Konubinix' opinionated web of thoughts

A Memory Encryption Engine Suitable for General Purpose Processors


  • External reference: @cryptoeprint:2016:204

The whitepaper at the origin of the mee.

About the security of SGX

(sgx) run software in a trustworthy manner and to handle secrets.

adversary has full control of the system, and the software running on it at any privilege level, and can read or modify the contents of the DRAM

assumption that the security perimeter includes only the internals of the CPU package, and in particular, leaves the DRAM untrusted.

only components that SGX trusts are the CPU internals

The chip (on-die) is trusted, so the SRAM is trusted, but not the DRAM.

(sgx needs) full DRAM protection for confidentiality, integrity, and anti-replay.

SGX requires memory protection […] requires that the confidentiality of CPU-DRAM traffic (within the relevant regions) is protected.

in order to trust an enclave’s cryptographic identity, its intended execution flow, and the attestation protocol, the DRAM (at least part of) must be tamper resistant

Or the attacker could change the attested memory just after the security checks are done. This is why

replay prevention is critical

The role of the MEE

supported by an autonomous hardware unit called the Memory Encryption Engine (MEE), whose role is to protect the confidentiality, integrity, and freshness of the CPU-DRAM traffic over some memory range

(this document) explains how this hardware (MEE) component of SGX works

The design of the MEE

design is based on the following pillars: an integrity tree, the cryptographic primitives that realize the encryption, the Message Authentication Code (MAC), and the anti-replay mechanism.

internal (on-die) storage is limited and expensive. This requires that the system seizes a dedicated dram region where the tree can be stored and maintained.

The SRAM is trusted, but limited, the DRAM is not trusted but available. Then, the idea is to have an integrity tree, whose root is in the trusted SRAM but whose content is in the entrusted DRAM.

some on-die SRAM array that serves as the root of the tree.

How it works

MEE operates as an extension of the MC (NDR: memory controller), taking over the cache-DRAM traffic that points to what is called the “Protected” data region. An additional portion of the memory, called the “seized” region, accommodates the MEE’s integrity tree.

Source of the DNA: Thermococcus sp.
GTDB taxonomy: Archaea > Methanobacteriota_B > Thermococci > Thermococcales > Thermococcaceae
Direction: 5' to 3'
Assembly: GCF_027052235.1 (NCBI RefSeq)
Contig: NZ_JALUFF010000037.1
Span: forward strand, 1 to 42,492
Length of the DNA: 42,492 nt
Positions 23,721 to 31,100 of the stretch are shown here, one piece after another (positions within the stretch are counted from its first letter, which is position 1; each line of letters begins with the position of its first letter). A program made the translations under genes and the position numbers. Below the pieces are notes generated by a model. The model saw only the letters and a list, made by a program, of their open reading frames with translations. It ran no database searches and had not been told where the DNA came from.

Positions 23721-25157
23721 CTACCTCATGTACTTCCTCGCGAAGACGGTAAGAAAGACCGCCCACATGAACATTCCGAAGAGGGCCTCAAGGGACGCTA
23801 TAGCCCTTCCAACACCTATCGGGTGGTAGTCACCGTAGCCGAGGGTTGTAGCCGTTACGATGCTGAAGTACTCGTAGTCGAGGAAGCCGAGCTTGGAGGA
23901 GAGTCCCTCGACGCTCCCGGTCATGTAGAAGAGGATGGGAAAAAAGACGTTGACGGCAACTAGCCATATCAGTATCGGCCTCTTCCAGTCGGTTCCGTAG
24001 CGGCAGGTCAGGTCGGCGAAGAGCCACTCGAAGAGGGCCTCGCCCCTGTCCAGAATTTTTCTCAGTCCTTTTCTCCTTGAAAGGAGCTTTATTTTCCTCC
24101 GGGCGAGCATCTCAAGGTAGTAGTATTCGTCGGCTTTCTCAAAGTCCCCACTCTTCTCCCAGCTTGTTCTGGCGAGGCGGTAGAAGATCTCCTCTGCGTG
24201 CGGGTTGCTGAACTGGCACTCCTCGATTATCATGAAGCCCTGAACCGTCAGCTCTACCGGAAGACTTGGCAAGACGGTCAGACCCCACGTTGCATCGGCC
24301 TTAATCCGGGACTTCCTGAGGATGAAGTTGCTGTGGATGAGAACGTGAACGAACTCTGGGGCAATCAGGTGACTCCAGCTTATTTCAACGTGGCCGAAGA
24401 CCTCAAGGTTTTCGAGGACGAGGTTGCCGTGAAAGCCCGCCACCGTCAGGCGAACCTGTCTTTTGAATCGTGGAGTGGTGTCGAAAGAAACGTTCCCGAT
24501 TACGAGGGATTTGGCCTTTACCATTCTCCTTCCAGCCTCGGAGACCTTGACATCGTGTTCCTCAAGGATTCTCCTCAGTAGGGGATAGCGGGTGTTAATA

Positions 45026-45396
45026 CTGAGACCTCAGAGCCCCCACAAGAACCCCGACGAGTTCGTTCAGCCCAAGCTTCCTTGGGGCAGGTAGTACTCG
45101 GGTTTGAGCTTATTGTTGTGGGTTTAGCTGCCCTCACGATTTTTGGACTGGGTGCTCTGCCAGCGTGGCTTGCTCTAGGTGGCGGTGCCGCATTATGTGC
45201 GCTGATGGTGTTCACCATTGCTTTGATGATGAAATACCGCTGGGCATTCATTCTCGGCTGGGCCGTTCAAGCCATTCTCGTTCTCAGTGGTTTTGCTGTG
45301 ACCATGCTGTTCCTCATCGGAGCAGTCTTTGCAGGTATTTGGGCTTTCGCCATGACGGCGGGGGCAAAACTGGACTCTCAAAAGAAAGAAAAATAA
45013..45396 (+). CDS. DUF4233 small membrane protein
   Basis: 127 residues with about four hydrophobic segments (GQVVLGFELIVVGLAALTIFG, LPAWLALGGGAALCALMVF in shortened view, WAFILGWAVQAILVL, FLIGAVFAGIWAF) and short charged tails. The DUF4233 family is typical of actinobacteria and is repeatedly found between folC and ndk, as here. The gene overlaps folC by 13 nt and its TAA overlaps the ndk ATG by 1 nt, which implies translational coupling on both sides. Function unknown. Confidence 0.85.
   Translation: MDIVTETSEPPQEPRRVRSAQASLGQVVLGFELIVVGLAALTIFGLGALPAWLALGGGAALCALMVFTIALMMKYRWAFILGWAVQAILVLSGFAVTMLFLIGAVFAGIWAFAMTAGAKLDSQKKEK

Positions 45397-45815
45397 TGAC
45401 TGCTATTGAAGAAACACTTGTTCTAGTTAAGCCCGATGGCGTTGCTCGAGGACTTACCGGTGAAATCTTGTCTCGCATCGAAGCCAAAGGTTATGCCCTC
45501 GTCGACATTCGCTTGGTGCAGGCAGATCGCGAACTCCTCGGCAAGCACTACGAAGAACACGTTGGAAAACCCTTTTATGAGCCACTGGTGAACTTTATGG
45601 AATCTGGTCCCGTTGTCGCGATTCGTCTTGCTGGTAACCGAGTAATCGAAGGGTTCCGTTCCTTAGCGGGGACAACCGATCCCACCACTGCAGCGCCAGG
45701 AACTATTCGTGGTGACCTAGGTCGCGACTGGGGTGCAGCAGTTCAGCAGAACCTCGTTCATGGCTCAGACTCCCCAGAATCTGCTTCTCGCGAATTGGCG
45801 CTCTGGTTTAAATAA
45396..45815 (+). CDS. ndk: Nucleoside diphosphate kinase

Read/write requests to the protected region are routed by the MC to the MEE that encrypts (decrypts) the data before sending (fetching) it to (from) the DRAM

range of physical addresses that is fixed to some size at boot time (the default size is 128MB), in a trustworthy way.

see Is sgx protected memory limit really 128MB?

I understand that the Protected data region is the so called processor reserved memory.

“drop-and-lock” policy

Understood as: The MEE compares the computed tag MAC with the integrity tree data and locks the computer if the data mismatch at any time.

About the integrity tree.

Trusting only the internally stored root of the tree, that cannot be modified by an adversary, is sufficient. […] successful forgery needs to pass the MAC tag check with an unmodified nonce for at least one location on the tree.

using MAC tags is typically more efficient than using hashes

The MEE integrity tree uses a stateful MAC with nonces

A simplified tree model […] the MEE data structure.

requires the encryption scheme to use a non repeating location-time tweak. The MEE uses a compound nonce where the spatial coordinate of a unit is its address, and its temporal coordinate is a dedicated per-unit counter

About the cryptography

The MEE encryption scheme is a “tweaked” AES Counter Mode

Against replay attack

The preemptive check is crucial […] This allows a successful replay (NDR: attack)

Non-repeating compound nonces. The tree updating must assure that nonces do not repeat. […] The MEE uses a […] “compound nonce” construction.[…] a) a unique “spatial coordinate” (address) of the data unit; b) a per-unit counter which is a “temporal coordinate”.

The MEE uses a compound nonce where the spatial coordinate of a unit is its address, and its temporal coordinate is a dedicated per-unit counter.

equal plaintext blocks that are encrypted to different addresses and/or at different points in time, should not translate to equal ciphertext blocks.

Two dimensional nonce (spatial and temporal) to make sure the encrypted data is always different.


the MEE imposes performance degradation that varies from 2.2% to 14%, with an average of 5.5%

Side notes

cryptographic measurement (SHA-256 digest)

Is it the same measurement as the one in the enclave measurement?

Notes linking here